- Liver biopsy. This involves removing small tissue samples from the liver with a needle or during surgery. These samples are checked under a microscope to find out the type of liver disease.
- Ultrasound. This test uses high frequency sound waves to create a picture of the organs.
- CT scan. This imaging test uses X-rays and a computer to produce images (often called slices) of the body. A CT scan shows detailed images of any part of the body, including the bones, muscles, fat, and organs. CT scans are more detailed than general X-rays.
- MRI. MRI uses a magnetic field, radio frequency pulses, and a computer to make detailed pictures of internal body structures. Sometimes injecting dye into a vein is used to produce images of body parts. The dye helps show the liver and other organs in the abdomen (belly).
Alcoholic Liver Cirrhosis Treatment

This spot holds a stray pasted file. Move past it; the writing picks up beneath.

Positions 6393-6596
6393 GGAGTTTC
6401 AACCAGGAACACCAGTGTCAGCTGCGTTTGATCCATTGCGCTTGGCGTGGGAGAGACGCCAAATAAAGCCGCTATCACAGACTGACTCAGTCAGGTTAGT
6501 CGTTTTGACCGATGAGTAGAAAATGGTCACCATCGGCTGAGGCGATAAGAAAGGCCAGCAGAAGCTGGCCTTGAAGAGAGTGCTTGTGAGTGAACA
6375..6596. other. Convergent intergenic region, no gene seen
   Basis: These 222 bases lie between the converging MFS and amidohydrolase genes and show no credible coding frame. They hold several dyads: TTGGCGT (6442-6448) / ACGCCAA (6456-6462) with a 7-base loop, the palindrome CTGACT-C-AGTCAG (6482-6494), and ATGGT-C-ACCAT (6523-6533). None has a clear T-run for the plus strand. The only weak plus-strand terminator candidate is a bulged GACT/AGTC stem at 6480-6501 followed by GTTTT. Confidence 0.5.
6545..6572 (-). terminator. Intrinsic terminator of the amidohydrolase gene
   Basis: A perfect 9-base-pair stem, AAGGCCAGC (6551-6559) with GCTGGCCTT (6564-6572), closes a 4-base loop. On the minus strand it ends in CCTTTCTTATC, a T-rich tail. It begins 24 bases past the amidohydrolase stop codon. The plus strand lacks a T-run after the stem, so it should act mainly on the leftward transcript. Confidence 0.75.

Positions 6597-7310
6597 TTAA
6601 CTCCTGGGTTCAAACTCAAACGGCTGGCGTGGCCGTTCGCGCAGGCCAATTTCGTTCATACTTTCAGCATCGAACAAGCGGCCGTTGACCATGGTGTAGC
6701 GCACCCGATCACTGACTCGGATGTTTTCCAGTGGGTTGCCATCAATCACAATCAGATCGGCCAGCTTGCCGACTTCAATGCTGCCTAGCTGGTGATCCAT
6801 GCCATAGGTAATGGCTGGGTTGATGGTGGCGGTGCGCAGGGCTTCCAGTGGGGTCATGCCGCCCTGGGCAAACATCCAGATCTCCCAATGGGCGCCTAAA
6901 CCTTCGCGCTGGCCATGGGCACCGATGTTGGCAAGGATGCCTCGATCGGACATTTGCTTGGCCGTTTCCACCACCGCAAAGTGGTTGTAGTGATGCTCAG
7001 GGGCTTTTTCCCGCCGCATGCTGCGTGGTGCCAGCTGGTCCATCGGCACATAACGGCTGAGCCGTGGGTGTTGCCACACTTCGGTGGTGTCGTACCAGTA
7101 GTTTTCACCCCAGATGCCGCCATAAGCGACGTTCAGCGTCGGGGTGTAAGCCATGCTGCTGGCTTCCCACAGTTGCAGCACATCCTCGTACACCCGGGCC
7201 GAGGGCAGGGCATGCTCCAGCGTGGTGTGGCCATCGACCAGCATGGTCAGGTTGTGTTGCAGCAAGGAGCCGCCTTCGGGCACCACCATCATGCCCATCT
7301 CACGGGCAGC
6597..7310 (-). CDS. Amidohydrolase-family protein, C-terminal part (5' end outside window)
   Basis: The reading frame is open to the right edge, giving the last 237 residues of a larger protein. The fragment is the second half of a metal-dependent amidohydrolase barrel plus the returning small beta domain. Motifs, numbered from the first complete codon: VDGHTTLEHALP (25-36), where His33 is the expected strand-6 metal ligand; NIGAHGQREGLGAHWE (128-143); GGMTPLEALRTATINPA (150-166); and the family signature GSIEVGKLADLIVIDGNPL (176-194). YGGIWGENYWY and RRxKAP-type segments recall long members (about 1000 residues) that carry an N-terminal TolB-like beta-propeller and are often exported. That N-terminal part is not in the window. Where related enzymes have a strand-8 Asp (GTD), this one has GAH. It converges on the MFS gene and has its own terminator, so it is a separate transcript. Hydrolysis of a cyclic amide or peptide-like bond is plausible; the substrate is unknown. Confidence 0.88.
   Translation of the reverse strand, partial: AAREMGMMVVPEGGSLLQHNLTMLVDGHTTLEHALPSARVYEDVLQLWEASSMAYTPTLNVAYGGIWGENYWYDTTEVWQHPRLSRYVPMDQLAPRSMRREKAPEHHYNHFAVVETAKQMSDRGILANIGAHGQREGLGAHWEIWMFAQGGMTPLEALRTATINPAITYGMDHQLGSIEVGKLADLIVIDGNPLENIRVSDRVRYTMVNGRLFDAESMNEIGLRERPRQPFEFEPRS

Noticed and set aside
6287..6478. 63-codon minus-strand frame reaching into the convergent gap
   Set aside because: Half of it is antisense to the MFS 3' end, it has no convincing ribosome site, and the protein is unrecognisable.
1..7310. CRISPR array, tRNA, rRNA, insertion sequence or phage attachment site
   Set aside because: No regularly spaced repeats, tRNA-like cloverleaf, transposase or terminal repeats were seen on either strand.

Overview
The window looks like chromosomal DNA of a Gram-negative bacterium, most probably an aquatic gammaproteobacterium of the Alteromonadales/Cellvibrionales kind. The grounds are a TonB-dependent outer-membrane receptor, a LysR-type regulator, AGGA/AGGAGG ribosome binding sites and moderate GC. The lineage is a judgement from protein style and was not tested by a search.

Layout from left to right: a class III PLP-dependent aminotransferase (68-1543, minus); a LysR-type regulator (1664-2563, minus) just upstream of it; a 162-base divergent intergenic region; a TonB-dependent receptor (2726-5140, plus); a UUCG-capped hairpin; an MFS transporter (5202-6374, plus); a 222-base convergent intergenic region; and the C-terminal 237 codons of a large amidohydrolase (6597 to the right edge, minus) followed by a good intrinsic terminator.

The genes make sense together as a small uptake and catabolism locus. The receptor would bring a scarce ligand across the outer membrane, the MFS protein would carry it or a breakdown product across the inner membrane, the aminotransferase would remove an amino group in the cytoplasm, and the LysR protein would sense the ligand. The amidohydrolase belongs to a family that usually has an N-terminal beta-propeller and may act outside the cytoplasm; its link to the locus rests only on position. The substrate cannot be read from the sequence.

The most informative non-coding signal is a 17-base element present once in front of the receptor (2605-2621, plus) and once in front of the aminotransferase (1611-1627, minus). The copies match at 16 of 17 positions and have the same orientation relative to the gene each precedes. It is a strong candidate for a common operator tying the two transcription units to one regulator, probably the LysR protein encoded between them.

Doctors can reverse some forms of liver disease with treatment, but alcoholic liver cirrhosis usually can’t be reversed. However, your doctor can recommend treatments that may slow the disease’s progress and reduce your symptoms.
The first step in treatment is to help the person stop drinking. Those with alcoholic liver cirrhosis are often so dependent on alcohol that they could experience severe health complications if they try to quit without being in the hospital. A doctor can recommend a hospital or treatment facility where a person can start the journey toward sobriety.
Other treatments a doctor may use include: